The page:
According to Mark it took a while for Jesus’ family to adjust to his popularity as he began his ministry. And that’s probably to be expected. He had had what seems to have been a normal childhood and adolescence in Nazareth–there was likely nothing extraordinary about his family interactions. But then he’d gone off to see John the Baptist, maybe became his disciple, and ultimately had the baptismal encounter with God that changed his life. And when he returned he was on fire with the gospel, and some were saying he’d lost his mind. Some of us have had that happen in our families. And when a son or daughter comes home full of new ideas and passions it can be a jolt. And if they’ve had a spiritual encounter it can be downright frightening, especially if it seems they’ve become involved in a new cult or religion. Some have even been known to change political affiliations! And we wonder just like Joseph and Mary, “Is this change really of God, or has some demonic spirit taken over?” In the end we can do little more than pray…because when people have been touched by the Spirit, there’s little that can be done to restrain them. Ultimately, the authenticity of their calling will be revealed by its fruits.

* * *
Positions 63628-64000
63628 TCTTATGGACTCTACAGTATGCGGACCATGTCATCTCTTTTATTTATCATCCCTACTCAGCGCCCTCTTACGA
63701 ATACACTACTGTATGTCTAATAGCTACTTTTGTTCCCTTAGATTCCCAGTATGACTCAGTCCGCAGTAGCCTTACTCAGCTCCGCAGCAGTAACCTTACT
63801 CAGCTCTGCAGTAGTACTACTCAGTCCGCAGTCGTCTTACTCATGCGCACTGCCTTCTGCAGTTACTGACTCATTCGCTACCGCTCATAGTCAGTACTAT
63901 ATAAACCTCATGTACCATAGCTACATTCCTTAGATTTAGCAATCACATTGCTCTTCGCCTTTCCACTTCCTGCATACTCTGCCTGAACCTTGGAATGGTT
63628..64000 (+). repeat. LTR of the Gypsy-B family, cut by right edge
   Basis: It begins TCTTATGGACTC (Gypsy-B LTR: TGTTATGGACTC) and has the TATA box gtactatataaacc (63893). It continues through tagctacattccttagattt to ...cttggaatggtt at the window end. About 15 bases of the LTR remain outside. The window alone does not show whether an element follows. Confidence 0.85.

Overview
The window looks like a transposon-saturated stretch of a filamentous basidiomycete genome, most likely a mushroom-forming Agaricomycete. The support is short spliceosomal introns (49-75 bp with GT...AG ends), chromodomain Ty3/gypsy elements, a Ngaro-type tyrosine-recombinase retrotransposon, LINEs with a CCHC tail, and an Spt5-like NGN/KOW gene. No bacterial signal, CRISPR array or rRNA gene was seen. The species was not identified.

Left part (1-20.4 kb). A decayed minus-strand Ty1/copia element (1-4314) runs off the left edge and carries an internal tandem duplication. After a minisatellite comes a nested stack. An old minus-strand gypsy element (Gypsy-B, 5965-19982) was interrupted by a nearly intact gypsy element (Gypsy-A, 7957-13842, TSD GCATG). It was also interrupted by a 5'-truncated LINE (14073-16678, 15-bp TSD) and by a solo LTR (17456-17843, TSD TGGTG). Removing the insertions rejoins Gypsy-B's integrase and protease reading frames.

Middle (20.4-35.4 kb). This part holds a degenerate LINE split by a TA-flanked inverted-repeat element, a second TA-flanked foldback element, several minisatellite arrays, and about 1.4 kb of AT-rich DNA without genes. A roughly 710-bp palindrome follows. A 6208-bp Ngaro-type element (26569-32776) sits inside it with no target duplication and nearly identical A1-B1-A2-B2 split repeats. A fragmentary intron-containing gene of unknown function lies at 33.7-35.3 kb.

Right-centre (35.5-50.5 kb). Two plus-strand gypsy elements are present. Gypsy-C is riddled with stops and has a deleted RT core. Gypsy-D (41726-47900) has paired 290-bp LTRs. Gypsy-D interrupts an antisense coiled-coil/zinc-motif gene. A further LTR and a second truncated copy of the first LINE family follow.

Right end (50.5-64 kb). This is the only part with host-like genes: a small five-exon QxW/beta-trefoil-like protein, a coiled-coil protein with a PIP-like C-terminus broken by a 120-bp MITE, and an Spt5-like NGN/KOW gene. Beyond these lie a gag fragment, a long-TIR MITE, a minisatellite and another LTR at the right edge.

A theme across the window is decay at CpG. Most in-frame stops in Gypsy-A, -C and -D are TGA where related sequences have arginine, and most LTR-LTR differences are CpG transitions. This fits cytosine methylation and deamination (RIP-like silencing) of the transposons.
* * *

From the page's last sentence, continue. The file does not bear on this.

Thought for the Day: How might I react to radical change in a family member?